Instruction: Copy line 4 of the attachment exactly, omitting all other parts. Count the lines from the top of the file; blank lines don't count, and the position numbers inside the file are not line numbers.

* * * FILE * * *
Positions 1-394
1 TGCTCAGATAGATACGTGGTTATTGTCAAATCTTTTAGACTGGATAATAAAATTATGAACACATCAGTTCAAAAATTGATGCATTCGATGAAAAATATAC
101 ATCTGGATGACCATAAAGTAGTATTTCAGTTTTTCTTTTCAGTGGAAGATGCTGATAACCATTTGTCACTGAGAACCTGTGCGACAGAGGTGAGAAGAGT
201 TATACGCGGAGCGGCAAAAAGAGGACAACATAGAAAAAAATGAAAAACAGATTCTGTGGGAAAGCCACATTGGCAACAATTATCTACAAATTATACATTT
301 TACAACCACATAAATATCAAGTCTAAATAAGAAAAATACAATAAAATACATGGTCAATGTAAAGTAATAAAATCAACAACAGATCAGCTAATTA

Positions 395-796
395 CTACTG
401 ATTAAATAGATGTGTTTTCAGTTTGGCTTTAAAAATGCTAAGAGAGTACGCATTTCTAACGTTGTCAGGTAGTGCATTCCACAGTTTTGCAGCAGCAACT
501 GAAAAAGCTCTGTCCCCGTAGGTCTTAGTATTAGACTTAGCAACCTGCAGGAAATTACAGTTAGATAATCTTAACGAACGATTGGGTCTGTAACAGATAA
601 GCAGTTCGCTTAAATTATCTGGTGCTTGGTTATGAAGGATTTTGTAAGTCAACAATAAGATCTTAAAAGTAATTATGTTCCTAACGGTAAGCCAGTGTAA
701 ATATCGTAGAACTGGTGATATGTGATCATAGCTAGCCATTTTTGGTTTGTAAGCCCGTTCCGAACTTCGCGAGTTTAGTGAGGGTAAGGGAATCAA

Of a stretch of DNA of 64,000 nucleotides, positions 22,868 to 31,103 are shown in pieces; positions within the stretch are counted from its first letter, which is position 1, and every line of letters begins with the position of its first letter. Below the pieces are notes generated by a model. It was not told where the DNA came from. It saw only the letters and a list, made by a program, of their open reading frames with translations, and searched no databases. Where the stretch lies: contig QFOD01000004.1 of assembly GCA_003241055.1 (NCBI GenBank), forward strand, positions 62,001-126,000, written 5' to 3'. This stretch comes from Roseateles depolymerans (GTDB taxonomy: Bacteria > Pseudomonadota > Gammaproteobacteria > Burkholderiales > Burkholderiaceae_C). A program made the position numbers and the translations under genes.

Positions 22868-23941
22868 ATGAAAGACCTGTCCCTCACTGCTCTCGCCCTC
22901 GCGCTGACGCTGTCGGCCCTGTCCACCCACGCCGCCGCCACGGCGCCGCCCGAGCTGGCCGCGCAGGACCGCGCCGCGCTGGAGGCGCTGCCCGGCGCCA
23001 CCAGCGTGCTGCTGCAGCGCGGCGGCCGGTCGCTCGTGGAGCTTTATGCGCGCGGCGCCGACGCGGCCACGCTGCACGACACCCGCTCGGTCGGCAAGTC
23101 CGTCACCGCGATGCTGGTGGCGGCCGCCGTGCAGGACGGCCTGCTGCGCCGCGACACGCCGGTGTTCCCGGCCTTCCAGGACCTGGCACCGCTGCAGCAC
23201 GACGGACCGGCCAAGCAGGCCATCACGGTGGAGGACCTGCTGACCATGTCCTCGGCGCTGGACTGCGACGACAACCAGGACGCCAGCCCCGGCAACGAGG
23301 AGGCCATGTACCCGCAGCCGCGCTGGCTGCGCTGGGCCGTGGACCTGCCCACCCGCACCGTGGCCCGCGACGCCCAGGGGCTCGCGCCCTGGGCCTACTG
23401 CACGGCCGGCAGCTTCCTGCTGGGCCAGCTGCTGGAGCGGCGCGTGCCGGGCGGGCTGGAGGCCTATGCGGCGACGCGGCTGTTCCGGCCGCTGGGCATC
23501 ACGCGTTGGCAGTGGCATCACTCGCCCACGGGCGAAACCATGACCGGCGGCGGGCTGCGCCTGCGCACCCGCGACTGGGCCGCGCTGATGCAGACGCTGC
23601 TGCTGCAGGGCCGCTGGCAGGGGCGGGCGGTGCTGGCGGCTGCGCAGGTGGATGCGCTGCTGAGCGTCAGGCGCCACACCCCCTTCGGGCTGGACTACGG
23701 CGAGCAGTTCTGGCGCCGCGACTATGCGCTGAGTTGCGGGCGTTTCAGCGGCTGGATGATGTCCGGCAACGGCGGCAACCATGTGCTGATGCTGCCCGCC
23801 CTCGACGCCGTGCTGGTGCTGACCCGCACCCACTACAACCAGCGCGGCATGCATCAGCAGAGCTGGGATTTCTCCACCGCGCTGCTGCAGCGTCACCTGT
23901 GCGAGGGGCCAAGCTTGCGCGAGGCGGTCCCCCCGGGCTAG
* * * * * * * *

201 TATACGCGGAGCGGCAAAAAGAGGACAACATAGAAAAAAATGAAAAACAGATTCTGTGGGAAAGCCACATTGGCAACAATTATCTACAAATTATACATTT